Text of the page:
Many people think of their knitting practice as a “tool” which can help them find comfort. Knitting can be compared with other objects to illustrate how it benefits our lives. These metaphors bring to light how we can approach knitting as a wellness tool. Knitting has so many layers and anyone can benefit from the endless creative possibilities. You can always try out a new technique and be continuously learning. There is no finish line with knitting!



When faced with an immediate urgent challenge, you can turn to your knitting to bring you back to the ground safely. If you have a plan to pull your chute and bring out your knitting when you feel out of sorts, those rhythmic stitches can help you recalibrate. If your knee jerk reaction to a challenge is to turn to your knitting, you are going to transform your fight or flight reaction into a relaxation response.


In life, you must ride out waves which are out of your control. A resilient approach would be to learn how to find your footing by simply focusing on the next stitch or the next right choice. When there is immense uncertainty surrounding you and the waves continue to crash around you, sometimes the only certainty is that the next stitch will help your fabric slowly grow.


One of the main advantages to knitting, in addition to being a bilateral craft that engages both sides of your brain, is that it is very portable. It is easy to pick up and put down and complete in small sips or doses. You can learn to tolerate long waits by using your knitting as a creative outlet that refreshes you just like a sip of water.


If you feel nervous entering new situations, or even traveling on public transport for instance, you will have the position of your knitting in your lap to mark your personal space bubble.  What is special about knitting is that it can give you a common topic, whether it is the colors or texture, to break the ice and bring your shy shield down. While working on projects together you can remove some of the awkward tension of quiet moments since you can both take a moment to focus on your work.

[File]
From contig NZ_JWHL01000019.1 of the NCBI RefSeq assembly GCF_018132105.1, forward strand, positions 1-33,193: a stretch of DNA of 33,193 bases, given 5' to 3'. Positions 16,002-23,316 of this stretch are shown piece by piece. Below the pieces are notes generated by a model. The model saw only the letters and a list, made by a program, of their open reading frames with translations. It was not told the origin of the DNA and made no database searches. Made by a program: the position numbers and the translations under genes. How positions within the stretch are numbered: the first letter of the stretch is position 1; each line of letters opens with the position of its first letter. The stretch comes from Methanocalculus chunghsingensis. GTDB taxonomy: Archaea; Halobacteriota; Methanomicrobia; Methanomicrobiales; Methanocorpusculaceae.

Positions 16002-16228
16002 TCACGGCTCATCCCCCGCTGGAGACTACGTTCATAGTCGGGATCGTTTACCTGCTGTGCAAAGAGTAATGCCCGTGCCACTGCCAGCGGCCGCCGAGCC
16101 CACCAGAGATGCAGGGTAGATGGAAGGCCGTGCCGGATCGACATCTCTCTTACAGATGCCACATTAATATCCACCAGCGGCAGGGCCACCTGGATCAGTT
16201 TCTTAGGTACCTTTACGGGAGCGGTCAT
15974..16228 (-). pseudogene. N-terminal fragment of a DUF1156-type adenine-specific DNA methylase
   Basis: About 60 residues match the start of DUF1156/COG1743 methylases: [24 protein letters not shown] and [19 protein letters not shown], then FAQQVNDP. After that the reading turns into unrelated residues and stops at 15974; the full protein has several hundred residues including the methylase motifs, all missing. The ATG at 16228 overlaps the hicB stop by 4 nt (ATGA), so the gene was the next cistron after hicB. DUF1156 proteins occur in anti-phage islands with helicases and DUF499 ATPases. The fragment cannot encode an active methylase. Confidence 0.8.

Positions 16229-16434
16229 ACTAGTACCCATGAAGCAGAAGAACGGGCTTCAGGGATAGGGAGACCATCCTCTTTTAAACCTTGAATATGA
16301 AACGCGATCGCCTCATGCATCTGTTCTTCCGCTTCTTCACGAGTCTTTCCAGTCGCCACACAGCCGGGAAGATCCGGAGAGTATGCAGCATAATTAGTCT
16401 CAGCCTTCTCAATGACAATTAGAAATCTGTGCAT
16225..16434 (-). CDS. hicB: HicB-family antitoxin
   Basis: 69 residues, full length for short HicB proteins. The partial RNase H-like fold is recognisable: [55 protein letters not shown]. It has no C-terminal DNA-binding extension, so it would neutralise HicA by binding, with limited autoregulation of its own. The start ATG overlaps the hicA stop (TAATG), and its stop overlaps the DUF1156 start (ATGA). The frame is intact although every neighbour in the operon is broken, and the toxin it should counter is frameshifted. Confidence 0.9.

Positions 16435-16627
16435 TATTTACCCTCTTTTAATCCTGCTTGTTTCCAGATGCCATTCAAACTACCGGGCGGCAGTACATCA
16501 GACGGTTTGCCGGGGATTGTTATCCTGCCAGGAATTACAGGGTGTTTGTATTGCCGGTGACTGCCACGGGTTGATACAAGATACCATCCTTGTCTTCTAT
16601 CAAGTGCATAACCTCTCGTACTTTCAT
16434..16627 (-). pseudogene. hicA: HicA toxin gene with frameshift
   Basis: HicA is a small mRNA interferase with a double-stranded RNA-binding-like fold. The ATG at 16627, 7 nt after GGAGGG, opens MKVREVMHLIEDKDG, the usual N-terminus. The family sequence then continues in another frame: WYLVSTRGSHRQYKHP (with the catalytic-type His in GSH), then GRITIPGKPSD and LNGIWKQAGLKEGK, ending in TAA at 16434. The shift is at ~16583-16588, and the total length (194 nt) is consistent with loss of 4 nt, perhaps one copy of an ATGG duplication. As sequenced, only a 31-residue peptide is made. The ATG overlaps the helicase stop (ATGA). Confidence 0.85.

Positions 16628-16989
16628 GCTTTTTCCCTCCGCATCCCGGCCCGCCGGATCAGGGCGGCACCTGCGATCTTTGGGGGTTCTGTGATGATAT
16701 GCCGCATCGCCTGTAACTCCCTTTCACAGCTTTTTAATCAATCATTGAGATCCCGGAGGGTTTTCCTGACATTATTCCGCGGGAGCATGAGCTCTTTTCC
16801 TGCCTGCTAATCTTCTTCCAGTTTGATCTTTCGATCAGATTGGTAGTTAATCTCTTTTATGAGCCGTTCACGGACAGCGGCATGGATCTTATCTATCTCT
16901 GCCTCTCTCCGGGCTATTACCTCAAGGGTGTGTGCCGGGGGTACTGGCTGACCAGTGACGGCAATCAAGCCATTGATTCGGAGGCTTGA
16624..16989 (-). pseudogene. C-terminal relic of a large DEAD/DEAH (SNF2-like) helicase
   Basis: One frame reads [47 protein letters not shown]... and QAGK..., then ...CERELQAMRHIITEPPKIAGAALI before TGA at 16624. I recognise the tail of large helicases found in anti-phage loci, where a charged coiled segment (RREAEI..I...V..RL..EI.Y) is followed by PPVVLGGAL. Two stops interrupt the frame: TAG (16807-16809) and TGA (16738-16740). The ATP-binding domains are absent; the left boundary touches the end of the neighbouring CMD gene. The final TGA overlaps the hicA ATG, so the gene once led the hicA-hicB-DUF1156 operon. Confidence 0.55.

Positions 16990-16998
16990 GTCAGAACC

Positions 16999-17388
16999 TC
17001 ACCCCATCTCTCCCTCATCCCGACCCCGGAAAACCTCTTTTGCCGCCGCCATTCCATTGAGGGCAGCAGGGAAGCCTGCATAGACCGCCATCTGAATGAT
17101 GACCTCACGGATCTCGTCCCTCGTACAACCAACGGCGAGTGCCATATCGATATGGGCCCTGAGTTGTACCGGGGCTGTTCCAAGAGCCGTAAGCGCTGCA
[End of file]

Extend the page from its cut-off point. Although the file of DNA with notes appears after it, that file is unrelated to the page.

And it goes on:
At Project Knitwell, we are focused on helping those facing stress learn to knit. We find many new knitters are pushing themselves outside of their comfort zone. When the brain is stimulated by new stimuli it releases dopamine, which also activates the midbrain area and strengthens long-term memory and learning. Yonas Geda, Associate Professor of Neurology and Psychiatry at the Mayo Clinic in Arizona, published a study in the Journal of Neuropsychiatry & Clinical Neurosciences, which emphasized that engaging in various crafts and watching less TV resulted in a striking 30 to 50 percent decrease in the odds of having mild cognitive impairment.

Research shows that trying new things can stimulate new neural pathways as we stretch our senses in novel ways. Seeking ways to engage outside of your normal comfort zone or the desire to have new experiences is referred to as neophilia. Neophilia is a predictor of longevity because it turns out that people who seek out novel experiences live healthier, happier lives. Learn more from this article, Comfort zone orientation: Individual differences in the motivation to move beyond one’s comfort zone, which focuses on three studies examining the degree to which people value doing things that push them out of their comfort zone.


Read part 2 of this series >